Walll Street fell short in its late-day bid for a rally, ending a ho-hum week in ho-hum fashion as the major indexes finished almost exactly where they began Monday.
Despite some strongly positive news out of technology companies, the market couldn't hold an early rally, sending the Dow lower by about 0.4 percent and the Nasdaq near even. The indexes finished positive by 0.4 percent or less.
Light volume continued to be the story. Despite Friday's letdown, the S&P and the Nasdaq are on pace to complete a sixth straight month of gains.
"The market's kind of continuing to digest what's been going on over the last several weeks," said Richard Sparks, senior analyst at Schaeffer's Investment Research in Cincinnati. "It's just the ebb and flow of the markets."
Consumer weakness brought down a raft of positive news from technology companies.
A revised outlook from Intel helped had lifted tech stocks higher, as it raised its third-quarter forecast on stronger-than-expected demand for its microprocessors and chipsets.
Consumer stocks performed poorly on a set of economic data showing continued weakness in income and spending.
Merck and McDonald's led the losers on the Dow, which fell after posting gains approaching 0.5 percent in the first minutes of trading. Boeing gave back some gains as well, the day after the aerospace company surged on positive news about its Dreamliner aircraft.
Technology stocks had been the lone bright spot, helped by Dell . In after-the-bell earnings Thursday, the computer maker reported a stronger than expected quarterly profit as well as signs that its business is stabilizing.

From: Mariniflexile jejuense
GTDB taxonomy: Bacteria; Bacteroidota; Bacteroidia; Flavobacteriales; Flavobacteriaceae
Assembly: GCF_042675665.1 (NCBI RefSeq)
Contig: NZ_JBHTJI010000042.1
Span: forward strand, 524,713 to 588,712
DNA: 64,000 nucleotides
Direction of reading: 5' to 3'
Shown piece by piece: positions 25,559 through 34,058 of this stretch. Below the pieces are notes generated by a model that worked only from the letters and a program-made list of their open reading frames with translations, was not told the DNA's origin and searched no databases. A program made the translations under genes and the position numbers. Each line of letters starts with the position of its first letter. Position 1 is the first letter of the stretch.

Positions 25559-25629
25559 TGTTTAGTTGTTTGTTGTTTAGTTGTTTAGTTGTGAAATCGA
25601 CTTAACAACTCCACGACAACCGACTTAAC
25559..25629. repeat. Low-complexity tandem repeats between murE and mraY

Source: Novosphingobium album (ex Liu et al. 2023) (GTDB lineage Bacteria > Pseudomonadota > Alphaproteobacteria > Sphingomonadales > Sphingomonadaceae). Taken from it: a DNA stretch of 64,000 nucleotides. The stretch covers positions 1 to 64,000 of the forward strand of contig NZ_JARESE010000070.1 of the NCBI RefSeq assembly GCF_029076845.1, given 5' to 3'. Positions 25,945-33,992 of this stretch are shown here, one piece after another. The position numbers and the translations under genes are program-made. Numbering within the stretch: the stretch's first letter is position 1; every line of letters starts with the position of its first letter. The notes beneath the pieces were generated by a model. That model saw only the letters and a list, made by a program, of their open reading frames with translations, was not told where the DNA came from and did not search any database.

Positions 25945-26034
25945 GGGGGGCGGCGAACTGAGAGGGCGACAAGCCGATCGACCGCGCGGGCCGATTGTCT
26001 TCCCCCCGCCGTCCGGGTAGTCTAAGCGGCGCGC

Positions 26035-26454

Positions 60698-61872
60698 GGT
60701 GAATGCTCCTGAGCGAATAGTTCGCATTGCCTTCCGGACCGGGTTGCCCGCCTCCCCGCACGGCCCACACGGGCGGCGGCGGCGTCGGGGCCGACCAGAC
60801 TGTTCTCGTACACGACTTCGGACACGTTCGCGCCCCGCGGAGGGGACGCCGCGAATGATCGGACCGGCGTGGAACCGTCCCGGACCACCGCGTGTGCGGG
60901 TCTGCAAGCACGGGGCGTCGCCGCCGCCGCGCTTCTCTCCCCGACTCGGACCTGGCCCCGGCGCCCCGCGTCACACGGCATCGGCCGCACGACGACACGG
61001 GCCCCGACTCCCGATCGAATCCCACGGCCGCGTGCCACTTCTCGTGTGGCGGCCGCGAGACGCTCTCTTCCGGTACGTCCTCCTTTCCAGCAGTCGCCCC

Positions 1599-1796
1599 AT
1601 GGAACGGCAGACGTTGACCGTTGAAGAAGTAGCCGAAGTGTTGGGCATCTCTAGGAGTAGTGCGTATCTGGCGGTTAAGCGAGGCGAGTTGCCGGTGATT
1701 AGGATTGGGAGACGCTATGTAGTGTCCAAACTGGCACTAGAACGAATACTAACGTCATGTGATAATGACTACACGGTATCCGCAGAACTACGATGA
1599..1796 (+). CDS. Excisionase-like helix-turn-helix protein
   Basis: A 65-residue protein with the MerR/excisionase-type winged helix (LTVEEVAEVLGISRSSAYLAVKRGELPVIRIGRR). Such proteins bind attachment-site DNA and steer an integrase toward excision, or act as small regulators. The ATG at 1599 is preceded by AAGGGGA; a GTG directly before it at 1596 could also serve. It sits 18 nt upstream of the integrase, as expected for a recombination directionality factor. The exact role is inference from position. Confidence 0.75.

Marvell Technology also helped offset the damage, posting a revenue drop of nearly 25 percent but raising outlook.
Pharmaceutical stocks besides Merck also were faring poorly, with Bristol-Myers Squibb off more than 2 percent after Morgan Stanley cut the company to "equal weight."
Elsewhere, shares of Ford gained after the automaker said it expected monthly sales to rise for the first time in two years.
Whirlpool shares improved after the appliance maker said it would cut 1,100 jobs and close a refrigerator factory in Evansville, Ill.
Luxury retailer Tiffany reported that its profit fell 30 percent, but that was better than analyst estimates. The earnings beat followed a familiar pattern for the second quarter—strong bottom-line profit yet weak top-line revenue—but the company's shares jumped.
Commodities also were a bright spot. The UBS commodities index rose nearly 1 percent even though oil trading was choppy through the day, with crude prices finally registering a slight gain.
Investors were less enthusiastic about economic news that emphasized tough times for consumers. Government data indicated a 0.2 percent gain in spending in July, helped mostly by the "Cash for Clunkers" auto trade-in program, but no gains in personal income.
The Reuters/University of Michigan Surveys of Consumers said its final index of confidence for August fell to 65.7 from 66.0 in July,the lowest since April but actually a bit better than expectations and a preliminary reading on the number.
Market breadth was nearly flat, with gainers nudging out losers. Volume was light, with about 1.18 billion shares changing hands on the New York Stock Exchange. There were 64 new highs against just one new low.